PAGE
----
I pulled back the curtains and peered into the bright festival sunshine. A cloud of teenagers drifted past, pointing at our sandwich board and double dog daring each other to come inside: Madam Magnifica - spirit medium. Fortunes told, palms read.
“So who’ve you got for me? Chop chop.”
Madam’s lacquered nails tap-tapped. The silence grew until its pressure filled the caravan and forced the answer out of me.
“Bloke called Jack. About 50. We got chatting in the ice-cream queue and his wife just died. Told him I’d just had a message from my dead grandad off you and he lit up like a Christmas tree.”
I didn’t say how sad his eyes looked amid the colourful gaiety of the festival - that would only spur her on; she’d milk him for every last penny if she thought she could. I could spare him that.
Madam gobbled up the details - his hair, eyes, clothes; everything committed to memory.
It was our fifth festival this summer and I was heartily sick of it all; the mud, the posturing, the interminable thud of the neverending drum soundcheck.
And the gullibility of people desperate to believe our cheap tricks and despicable lies. They came like moths to our gaudy little van looking for a spark of hope and we rinsed them for the little they had left. I was heartily sick of myself too. I pressed my miserable cheek to the glass.
“Shit, he’s coming.”
Madam arranged herself artistically as I slipped out back. I heard the sad-eyed man enter, pay, sit. Then silence.
I lit a fag and leaned against the caravan. This would be the last dishonest summer, the last time I’d drag myself through shit and mud and beer to manipulate the grieving out of a few quid. Next year I’d do something good with my life, something honest.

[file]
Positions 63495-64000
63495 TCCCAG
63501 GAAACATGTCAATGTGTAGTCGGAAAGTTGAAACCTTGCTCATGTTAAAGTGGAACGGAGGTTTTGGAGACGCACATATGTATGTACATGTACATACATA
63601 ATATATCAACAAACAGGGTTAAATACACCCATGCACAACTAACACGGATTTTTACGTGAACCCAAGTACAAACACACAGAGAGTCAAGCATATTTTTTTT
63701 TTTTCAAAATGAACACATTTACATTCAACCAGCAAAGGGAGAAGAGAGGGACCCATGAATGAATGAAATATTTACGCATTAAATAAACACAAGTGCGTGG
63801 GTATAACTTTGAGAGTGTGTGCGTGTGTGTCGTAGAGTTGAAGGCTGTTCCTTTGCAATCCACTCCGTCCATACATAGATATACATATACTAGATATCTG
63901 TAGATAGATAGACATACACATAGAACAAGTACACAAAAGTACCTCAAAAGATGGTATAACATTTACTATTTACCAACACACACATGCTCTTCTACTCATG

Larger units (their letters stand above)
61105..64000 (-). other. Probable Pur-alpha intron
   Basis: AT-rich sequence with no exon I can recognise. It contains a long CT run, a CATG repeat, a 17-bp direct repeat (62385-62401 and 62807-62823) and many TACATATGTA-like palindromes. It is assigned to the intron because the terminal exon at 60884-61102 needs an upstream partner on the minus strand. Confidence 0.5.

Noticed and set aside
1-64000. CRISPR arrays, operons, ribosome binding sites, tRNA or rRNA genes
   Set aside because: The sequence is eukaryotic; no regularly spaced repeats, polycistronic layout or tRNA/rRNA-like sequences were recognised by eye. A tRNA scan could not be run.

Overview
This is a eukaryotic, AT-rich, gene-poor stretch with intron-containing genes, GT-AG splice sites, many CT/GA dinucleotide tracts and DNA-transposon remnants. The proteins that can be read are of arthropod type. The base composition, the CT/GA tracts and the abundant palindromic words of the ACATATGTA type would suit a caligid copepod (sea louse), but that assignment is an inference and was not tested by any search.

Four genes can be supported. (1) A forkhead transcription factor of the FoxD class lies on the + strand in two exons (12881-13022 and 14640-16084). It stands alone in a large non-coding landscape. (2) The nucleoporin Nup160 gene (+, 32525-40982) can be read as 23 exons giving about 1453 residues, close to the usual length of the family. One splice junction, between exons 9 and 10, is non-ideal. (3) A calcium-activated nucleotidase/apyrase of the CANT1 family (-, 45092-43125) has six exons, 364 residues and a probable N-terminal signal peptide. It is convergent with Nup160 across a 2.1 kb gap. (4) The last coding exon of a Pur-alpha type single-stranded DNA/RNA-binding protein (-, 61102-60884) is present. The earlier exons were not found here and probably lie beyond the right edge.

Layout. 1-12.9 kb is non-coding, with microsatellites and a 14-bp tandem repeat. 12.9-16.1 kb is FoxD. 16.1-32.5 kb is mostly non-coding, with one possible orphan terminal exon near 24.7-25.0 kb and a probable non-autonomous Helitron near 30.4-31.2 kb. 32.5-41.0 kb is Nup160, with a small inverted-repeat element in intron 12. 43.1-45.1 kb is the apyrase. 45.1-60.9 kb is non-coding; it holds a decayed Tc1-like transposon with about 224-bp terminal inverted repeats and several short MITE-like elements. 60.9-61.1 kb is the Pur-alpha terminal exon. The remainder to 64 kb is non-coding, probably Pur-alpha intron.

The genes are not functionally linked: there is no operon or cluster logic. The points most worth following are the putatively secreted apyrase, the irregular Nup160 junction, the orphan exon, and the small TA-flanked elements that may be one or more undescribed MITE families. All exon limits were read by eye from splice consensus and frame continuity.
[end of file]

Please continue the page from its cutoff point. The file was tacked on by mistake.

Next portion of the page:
The falafel chef next door came outside wiping the sweat from his forehead. He’d been next to us at Burning Flamingo too. I’d noticed. He’s the kind of man you noticed.
Wordlessly I offered him a cigarette, which he took and lit from mine.
“You again” he said, inhaling. “What are you guys? Mentalists or whatever?”
“Madam’s a medium. I’m just her assistant. I don’t have The Gift.”
He made a derisive noise, looked at the ground.
“You don’t believe me?”
“wouldn’t waste my money.”
My heart raced as his eyes challenged mine.
“Tell you what, I’ll trade you a free consultation for a falafel wrap. See if you don’t change your mind.”
Reckless. I held out a ticket. Without taking his eyes from mine he plucked it from my fingers and walked back to his van. Behind me I heard our caravan door slam as the mark left. I stubbed out my cigarette and went in.
Madam was counting out pound coins on the table. I stared into her mirror.
“The falafel guy is looking for love, even if he doesn’t know it. When he comes, tell him a pale girl with blue eyes is going to change his life, or at least his night...”
I grinned at my pale, blue-eyed reflection. Something honest could wait for another day.